We think it is important to get good financial advice and yet sometimes we also need to hear about times when things went awry. In “Lessons Learned: The Worst Investing Advice They Ever Got,” a few people spoke to NerdWallet about learning things the hard way, noting that sometimes a dishonest person will give you bad advice on purpose and other times, an honest person may give bad advice without intending you harm.
A college freshman working as a valet heard a cassette tape about penny stocks in a car he was parking. He told NerdWallet that “he didn’t have anyone to vet the idea with “and ending up being swindled by a penny stock broker. He was taken in by smooth talk but rather than give up after he lost money, he ended up working in finance.
Another young man, a recent college grad, decided not to take unsolicited advice and was all the richer for it. A colleague asked the man if he was still paying off student loans, and when he said yes, the colleague advised him to use the money from his 401(k) to pay off his student loans after tax season.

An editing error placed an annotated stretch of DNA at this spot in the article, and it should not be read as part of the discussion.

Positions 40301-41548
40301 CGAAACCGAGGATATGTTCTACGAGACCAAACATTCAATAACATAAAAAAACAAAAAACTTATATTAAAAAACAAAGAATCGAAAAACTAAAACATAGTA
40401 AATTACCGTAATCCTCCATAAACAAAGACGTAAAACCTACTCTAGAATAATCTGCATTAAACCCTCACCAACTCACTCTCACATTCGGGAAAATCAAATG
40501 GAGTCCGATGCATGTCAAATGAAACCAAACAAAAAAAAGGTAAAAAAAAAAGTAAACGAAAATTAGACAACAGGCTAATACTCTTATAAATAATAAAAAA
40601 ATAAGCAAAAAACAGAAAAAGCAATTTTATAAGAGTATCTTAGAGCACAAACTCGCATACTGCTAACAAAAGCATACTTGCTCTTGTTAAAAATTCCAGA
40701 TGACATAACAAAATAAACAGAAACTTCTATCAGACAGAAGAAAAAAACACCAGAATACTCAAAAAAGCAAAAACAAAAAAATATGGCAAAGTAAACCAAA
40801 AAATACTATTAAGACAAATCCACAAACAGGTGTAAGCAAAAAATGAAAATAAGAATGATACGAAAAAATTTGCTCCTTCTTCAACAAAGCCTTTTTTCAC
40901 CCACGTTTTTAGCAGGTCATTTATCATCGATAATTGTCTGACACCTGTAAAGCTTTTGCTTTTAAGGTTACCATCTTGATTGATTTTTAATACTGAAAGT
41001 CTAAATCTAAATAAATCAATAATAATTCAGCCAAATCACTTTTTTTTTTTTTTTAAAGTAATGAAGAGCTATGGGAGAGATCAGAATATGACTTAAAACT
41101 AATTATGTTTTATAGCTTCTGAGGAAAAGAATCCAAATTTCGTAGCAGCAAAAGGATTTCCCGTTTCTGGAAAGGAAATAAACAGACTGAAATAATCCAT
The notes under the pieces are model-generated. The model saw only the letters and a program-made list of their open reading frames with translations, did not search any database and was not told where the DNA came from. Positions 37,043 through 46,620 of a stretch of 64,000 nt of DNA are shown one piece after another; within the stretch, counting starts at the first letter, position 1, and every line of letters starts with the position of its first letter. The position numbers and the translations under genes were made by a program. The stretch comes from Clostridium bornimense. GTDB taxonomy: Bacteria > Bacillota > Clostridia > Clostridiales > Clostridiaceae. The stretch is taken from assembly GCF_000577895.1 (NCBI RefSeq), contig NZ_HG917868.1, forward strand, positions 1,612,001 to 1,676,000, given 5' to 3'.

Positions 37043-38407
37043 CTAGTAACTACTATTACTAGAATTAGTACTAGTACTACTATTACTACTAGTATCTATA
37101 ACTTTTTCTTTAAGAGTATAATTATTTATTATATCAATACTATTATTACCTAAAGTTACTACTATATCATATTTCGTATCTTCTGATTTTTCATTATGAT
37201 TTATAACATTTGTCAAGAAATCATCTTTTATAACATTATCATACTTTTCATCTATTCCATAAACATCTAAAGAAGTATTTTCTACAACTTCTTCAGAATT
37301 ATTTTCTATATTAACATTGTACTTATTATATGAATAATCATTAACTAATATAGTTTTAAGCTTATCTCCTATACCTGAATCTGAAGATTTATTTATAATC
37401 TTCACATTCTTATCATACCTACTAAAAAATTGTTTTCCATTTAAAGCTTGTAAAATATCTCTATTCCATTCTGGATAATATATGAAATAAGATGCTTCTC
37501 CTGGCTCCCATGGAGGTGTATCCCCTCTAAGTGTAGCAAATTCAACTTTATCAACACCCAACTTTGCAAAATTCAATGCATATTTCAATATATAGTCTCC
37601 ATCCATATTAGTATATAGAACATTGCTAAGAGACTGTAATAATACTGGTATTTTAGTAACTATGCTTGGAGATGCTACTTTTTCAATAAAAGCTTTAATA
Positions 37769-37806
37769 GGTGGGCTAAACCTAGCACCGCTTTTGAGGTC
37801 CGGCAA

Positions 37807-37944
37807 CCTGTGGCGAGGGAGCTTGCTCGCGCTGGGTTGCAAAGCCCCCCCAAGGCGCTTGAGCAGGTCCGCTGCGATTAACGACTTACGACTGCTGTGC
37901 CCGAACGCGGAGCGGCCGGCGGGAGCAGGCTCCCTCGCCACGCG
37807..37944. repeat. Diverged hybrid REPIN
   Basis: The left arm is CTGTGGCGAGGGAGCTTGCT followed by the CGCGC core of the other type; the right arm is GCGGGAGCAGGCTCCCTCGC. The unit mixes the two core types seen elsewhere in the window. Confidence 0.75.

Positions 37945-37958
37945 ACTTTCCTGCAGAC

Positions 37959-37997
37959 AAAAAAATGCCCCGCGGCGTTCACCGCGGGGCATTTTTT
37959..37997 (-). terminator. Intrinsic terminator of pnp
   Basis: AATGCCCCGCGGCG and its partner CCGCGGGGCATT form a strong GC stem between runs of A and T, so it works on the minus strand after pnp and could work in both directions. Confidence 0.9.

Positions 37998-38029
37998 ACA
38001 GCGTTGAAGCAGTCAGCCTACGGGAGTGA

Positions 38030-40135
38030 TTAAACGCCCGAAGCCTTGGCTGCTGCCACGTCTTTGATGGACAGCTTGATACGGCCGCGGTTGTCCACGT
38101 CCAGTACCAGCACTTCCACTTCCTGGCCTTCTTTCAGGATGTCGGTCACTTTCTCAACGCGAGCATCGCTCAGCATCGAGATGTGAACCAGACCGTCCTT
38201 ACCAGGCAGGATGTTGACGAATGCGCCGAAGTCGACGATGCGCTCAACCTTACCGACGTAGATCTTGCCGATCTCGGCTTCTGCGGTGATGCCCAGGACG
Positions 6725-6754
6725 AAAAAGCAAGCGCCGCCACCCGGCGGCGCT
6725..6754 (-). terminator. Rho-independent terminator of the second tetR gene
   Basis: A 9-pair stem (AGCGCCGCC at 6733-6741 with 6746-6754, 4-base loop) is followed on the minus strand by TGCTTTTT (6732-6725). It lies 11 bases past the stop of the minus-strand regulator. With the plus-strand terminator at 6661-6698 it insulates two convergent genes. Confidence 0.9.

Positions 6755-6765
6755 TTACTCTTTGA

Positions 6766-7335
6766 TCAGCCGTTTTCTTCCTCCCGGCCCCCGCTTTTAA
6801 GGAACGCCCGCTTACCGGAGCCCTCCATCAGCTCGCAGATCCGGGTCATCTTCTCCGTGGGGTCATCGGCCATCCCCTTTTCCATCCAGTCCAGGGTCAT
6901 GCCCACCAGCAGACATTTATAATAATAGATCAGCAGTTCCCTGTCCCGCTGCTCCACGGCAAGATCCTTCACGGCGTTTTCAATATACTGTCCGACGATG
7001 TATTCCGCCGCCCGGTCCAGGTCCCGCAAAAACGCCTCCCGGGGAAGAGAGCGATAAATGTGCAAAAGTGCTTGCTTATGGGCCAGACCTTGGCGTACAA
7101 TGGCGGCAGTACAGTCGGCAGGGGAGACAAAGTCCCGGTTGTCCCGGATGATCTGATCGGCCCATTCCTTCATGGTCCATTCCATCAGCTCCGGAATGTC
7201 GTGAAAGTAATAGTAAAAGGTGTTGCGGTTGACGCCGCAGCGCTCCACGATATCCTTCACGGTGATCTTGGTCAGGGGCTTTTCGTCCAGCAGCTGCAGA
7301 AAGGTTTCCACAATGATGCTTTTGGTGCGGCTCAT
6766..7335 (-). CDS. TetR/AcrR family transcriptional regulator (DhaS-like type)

This young man was aware that “An early withdrawal from his 401(k) would incur a penalty (10% for people under the age of 59½).” When he shared this information in that conversation, the colleague insisted that getting rid of all debt as soon as possible was the best option—even if one had to lose all one’s retirement funds to do it. The young man, however, was impressed with the “very generous” match offered by his company and did not want to lose what he had already invested nor did he want to lose the chance to let that money grow.
As these two examples illustrate, financial advice is coming at us from all directions. Consulting with a Fee-Only financial planner is a way to get advice that is tailored specifically to you and your individual needs without worrying that someone is advising you with a commission in mind.